Clashes, protests erupt in West Bank, Gaza over Donald Trump's Jerusalem move
US President Donald Trump's recognition of Jerusalem as Israel's capital sparked Palestinian protests, clashes and a call for a new intifada on Thursday as fears grew of fresh bloodshed in the region.
RAMALLAH: US President Donald Trump's recognition of Jerusalem as Israel's capital sparked Palestinian protests, clashes and a call for a new intifada on Thursday as fears grew of fresh bloodshed in the region.
Trump's announcement also prompted an almost universal diplomatic backlash that continued on Thursday, with fresh warnings from Turkey, the European Union and Russia.
Israeli Prime Minister Benjamin Netanyahu however lavished praise on Trump, saying his name would now be associated with Jerusalem's long history and urging other countries to follow his lead.
The Israeli military deployed hundreds more troops to the occupied West Bank amid uncertainty over the fallout, while clashes between Palestinians and Israeli security forces erupted in various areas.
In a speech in Gaza City, Hamas leader Ismail Haniya called for a new intifada, or uprising.
Protests were held in West Bank cities including Ramallah, Hebron and Nablus, as well as in the Gaza Strip.
Israeli forces dispersed several hundred protesters with tear gas at a checkpoint at the entrance to Ramallah, while the Palestinian Red Crescent reported dozens wounded from tear gas, rubber bullets and live fire in the West Bank.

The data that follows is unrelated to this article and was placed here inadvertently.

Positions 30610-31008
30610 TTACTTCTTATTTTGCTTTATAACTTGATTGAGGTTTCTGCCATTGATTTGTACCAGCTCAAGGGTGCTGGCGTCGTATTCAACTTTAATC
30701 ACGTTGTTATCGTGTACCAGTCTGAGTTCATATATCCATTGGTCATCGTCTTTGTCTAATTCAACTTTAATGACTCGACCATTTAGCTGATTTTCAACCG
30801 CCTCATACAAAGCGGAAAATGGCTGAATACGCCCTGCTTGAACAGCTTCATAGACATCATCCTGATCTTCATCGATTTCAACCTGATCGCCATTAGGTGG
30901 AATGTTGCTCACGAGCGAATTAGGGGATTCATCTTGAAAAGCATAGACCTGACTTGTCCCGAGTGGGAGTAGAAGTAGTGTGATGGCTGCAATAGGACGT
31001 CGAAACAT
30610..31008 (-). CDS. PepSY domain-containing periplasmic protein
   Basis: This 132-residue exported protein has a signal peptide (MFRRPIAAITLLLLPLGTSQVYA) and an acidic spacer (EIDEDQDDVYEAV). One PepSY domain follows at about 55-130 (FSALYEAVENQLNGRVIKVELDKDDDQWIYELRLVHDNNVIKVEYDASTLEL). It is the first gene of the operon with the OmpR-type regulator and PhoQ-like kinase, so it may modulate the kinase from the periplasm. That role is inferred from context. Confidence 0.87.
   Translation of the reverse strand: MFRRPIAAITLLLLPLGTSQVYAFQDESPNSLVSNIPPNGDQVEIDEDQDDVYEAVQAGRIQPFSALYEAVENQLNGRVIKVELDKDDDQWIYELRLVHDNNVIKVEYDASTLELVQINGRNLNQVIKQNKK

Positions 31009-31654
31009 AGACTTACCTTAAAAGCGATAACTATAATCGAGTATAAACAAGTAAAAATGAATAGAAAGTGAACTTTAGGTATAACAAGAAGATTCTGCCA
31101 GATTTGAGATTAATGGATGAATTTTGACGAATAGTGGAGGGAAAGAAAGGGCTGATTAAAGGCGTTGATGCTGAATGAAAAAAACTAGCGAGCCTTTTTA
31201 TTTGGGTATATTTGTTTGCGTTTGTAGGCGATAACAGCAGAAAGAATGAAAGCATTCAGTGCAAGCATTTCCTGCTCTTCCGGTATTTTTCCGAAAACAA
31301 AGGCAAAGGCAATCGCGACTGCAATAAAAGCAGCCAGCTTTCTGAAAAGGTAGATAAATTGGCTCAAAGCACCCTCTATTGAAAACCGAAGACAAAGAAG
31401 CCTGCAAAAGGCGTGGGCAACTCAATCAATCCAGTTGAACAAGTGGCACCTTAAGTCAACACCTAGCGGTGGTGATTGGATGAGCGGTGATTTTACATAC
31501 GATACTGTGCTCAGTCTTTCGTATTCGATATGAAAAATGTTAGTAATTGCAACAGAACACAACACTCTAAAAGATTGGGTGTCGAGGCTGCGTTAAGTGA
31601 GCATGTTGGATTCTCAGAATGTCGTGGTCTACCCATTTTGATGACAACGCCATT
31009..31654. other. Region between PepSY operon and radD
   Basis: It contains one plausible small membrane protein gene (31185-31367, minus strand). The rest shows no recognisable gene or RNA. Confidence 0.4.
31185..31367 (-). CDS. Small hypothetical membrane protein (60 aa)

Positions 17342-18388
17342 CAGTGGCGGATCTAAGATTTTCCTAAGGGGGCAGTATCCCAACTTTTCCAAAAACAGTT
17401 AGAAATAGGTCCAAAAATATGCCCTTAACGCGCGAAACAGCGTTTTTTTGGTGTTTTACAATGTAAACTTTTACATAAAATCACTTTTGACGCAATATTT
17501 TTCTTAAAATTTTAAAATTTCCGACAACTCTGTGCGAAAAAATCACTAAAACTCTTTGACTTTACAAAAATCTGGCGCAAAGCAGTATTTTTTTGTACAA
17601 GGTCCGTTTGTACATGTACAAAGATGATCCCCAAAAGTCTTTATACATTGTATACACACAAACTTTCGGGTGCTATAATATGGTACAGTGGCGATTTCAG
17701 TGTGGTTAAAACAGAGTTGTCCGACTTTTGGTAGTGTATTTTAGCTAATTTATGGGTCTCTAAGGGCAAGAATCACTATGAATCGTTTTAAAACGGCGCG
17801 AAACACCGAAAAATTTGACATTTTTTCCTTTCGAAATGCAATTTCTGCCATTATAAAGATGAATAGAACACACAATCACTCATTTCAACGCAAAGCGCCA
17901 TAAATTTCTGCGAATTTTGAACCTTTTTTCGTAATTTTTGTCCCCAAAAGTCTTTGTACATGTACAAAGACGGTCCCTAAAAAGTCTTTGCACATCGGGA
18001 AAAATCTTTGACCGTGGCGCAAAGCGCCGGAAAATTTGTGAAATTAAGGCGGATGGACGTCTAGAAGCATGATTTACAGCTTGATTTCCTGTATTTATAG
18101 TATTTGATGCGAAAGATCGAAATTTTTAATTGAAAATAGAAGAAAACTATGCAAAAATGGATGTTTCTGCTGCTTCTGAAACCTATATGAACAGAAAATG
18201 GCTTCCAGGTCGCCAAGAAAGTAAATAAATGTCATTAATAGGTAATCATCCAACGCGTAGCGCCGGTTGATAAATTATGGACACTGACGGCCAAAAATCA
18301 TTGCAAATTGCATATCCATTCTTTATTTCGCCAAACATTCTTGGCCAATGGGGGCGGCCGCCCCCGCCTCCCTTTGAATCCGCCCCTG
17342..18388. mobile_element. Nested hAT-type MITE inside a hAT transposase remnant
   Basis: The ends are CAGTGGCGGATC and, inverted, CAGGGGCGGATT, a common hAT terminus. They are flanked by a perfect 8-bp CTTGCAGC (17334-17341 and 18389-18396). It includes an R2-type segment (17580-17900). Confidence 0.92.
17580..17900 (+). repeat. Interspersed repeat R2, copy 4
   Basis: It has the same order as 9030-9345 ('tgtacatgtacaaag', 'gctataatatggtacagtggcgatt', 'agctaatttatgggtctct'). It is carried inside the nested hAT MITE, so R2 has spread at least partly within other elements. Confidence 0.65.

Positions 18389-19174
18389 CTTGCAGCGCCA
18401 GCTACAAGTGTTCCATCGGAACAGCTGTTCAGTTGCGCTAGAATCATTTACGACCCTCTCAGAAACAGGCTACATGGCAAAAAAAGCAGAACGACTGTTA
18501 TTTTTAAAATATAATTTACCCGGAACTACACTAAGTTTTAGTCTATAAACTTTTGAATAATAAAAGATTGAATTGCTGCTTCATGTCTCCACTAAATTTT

Three Palestinians were wounded east of the city of Khan Yunis in the Gaza Strip, medical sources and witnesses said.
Trump's defiant move -- making good on a pledge made during his 2016 presidential campaign -- ends seven decades of US ambiguity on the status of the Holy City, which is claimed by both Israelis and Palestinians.
Trump said it marks the start of a "new approach" to solving the Israeli-Palestinian conflict.
"It is time to officially recognise Jerusalem as the capital of Israel," he said in a speech from the White House on Wednesday, urging calm and "the voices of tolerance to prevail over the purveyors of hate."
But his willingness to part with international consensus on such a sensitive issue drew increasingly urgent warnings from around the
EU diplomatic chief Federica Mogherini said the decision could take the region "backwards to even darker times."
Russia said it viewed the move with "serious concern" and Saudi Arabia called it "unjustified and irresponsible."
Turkish President Recep Tayyip Erdogan said it would put the region in a "ring of fire."
"Hey Trump! What do you want to do?" he asked.
"What kind of approach is this? Political leaders do not stir things up, they seek to make peace."
Palestinian leaders were outraged, with president Mahmud Abbas saying Trump had disqualified the United States from its traditional role as peace broker in the Middle East conflict.
Palestinian shops in east Jerusalem, including the Old City, as well as in the West Bank were largely shuttered and schools closed on Thursday after a general strike was called.
"By this decision, America became a very small country, like any small country in the world, like Micronesia," Salah Zuhikeh, 55, told AFP in Jerusalem's Old City.
"America was a great country for us and everyone."
Trump's move left many angry US allies struggling to find a diplomatic response.
Through gritted teeth, Britain described the move as "unhelpful" and France called it "regrettable." Germany said plainly that it "does not support" Trump's decision.
Eight countries including Britain, France and Italy pressed for an emergency meeting of the UN Security Council in response, which was set for tomorrow.